The data here looks great: 50% reduction in risk for Alzheimer’s disease (AD) among exercisers.
But what does that really mean and why does this study (the picture is a link, hint, hint) mean so much in light of the preponderance of studies showing little to no benefit from exercise?
For one thing, this study has a large subject pool of older people who’ve been followed for 30 yrs or so and have had their brains MRI’d to measure changes over time. That makes it a stronger study than many that simply measure changes in the brain over short periods of time in light of controlled exercise programs.
But it also provides some encouragement to those who are not inclined or able to exercise vigorously as it simply argues on behalf of different kinds of activity as being beneficial. In other words, even gardening or mall walking counts.
However, while encouraging, supportive and possibly motivating, this study may also be deluding. We all know people who have been fit, healthy, lean, etc and who still got AD.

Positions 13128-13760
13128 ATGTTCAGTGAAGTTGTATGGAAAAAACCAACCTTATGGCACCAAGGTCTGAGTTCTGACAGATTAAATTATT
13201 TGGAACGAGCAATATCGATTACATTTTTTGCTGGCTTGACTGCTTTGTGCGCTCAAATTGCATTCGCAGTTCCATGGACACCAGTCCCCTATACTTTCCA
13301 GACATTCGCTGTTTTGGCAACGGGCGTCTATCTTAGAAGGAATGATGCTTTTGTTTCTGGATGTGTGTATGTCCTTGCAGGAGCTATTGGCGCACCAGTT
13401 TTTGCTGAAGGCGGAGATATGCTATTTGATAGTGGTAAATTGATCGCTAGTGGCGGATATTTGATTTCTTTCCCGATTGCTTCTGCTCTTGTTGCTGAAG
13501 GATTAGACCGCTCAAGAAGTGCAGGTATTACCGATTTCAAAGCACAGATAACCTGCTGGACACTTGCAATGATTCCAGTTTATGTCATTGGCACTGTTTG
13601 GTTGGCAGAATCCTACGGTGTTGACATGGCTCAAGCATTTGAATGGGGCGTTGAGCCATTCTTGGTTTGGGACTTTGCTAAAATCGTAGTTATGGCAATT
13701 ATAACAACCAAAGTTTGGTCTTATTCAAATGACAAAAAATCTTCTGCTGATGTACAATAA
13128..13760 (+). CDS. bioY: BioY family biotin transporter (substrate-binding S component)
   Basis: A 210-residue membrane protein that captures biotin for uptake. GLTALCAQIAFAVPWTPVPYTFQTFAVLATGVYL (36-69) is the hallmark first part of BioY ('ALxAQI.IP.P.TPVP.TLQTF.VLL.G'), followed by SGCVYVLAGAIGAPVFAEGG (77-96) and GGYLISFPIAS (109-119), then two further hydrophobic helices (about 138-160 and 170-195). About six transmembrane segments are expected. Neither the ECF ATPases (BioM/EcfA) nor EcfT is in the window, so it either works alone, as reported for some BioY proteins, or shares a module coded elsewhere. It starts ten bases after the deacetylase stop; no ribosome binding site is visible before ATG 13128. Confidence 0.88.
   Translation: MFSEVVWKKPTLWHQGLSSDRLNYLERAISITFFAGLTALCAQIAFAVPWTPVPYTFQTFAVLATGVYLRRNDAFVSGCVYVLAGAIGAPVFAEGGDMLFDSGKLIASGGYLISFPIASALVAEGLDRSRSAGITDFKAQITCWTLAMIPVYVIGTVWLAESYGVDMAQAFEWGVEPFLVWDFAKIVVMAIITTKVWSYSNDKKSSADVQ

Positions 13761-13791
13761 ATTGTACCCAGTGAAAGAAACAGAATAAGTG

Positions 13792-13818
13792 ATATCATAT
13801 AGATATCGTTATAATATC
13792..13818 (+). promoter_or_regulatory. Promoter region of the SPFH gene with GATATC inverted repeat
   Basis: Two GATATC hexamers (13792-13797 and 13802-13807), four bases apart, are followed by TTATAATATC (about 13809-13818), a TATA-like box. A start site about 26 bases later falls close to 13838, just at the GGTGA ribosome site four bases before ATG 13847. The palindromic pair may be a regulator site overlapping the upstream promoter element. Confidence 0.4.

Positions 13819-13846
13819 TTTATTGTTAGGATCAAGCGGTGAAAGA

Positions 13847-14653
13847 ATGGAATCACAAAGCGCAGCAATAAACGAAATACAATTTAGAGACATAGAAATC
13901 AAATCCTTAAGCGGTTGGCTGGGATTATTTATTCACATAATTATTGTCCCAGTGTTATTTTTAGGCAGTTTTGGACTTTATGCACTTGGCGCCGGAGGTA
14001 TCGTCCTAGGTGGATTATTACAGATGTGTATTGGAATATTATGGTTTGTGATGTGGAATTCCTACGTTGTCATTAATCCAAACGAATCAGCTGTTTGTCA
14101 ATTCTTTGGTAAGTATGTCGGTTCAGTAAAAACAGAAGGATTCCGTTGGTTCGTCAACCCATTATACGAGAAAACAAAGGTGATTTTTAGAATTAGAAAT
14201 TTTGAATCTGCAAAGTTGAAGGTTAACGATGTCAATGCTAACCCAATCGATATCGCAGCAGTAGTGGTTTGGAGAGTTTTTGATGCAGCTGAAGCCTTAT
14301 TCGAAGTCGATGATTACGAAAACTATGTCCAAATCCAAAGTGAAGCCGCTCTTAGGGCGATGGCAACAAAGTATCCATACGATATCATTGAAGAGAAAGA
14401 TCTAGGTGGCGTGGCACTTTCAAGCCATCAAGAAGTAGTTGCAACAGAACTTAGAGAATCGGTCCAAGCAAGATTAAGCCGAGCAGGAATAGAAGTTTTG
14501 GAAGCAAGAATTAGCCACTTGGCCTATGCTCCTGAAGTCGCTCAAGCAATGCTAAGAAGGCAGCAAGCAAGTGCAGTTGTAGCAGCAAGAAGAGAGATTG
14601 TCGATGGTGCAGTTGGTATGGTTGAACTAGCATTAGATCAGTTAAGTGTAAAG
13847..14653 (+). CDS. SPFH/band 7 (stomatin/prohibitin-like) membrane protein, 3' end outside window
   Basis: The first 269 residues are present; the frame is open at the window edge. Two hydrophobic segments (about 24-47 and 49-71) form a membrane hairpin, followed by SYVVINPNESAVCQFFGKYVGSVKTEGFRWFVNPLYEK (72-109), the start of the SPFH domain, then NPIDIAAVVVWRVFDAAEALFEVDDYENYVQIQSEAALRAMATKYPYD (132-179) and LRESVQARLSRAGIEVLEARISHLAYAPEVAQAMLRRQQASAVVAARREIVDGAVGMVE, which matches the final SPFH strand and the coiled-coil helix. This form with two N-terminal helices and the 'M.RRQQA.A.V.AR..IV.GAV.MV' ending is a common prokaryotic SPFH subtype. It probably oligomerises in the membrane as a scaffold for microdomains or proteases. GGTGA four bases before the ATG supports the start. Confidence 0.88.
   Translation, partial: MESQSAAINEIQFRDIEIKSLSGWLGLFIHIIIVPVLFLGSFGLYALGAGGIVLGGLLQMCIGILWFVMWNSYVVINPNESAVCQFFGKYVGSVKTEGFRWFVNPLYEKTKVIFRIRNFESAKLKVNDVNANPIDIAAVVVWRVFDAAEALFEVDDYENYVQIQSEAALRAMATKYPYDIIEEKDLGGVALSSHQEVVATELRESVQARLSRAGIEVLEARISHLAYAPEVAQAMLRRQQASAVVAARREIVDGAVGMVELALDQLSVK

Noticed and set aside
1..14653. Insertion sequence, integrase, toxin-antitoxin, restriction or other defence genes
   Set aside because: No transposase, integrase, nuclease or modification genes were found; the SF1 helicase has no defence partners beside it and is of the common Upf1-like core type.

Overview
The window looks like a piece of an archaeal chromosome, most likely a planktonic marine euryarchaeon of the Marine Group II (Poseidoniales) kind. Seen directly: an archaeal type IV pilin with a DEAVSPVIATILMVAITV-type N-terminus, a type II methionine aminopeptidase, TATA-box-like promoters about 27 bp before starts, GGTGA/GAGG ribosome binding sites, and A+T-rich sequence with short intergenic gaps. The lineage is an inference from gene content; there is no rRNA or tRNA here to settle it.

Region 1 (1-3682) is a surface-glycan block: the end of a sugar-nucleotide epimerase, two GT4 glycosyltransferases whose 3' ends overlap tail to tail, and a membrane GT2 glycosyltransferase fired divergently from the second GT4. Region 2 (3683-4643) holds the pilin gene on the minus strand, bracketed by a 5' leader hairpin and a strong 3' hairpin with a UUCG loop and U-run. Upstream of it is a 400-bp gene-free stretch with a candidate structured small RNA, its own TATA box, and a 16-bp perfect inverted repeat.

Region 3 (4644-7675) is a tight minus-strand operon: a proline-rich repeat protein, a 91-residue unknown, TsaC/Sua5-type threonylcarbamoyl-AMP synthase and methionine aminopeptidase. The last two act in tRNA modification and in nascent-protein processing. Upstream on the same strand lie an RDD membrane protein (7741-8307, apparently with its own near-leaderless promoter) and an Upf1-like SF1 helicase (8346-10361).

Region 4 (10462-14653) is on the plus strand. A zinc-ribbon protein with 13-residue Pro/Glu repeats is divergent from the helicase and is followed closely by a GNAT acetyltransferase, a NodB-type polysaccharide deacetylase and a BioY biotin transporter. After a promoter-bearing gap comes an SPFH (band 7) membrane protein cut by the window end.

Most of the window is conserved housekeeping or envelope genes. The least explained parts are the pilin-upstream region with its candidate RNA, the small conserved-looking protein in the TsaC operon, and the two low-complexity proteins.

So what’s someone to take from this kind of study and these kinds of results?
Without wanting to sound like a naysayer, though I often assume such a role when it comes to health and exercise studies, I just want to say that one should not start an exercise program just to reduce your risk of AD. There are many benefits to exercise and some of these may not come your way. Eat right, sleep well, exercise consistently and still you may get cancer, dementia, heart disease, or simply die young.
So when you see a stat that says you can reduce your risk by 50%, note that (1) your risk for any particular disease may be so low that a reduction in risk may not be that valuable but (2) if you have a high risk of AD this may be one healthy way of cutting that risk in half.
So start your exercise program now and see what life has to offer.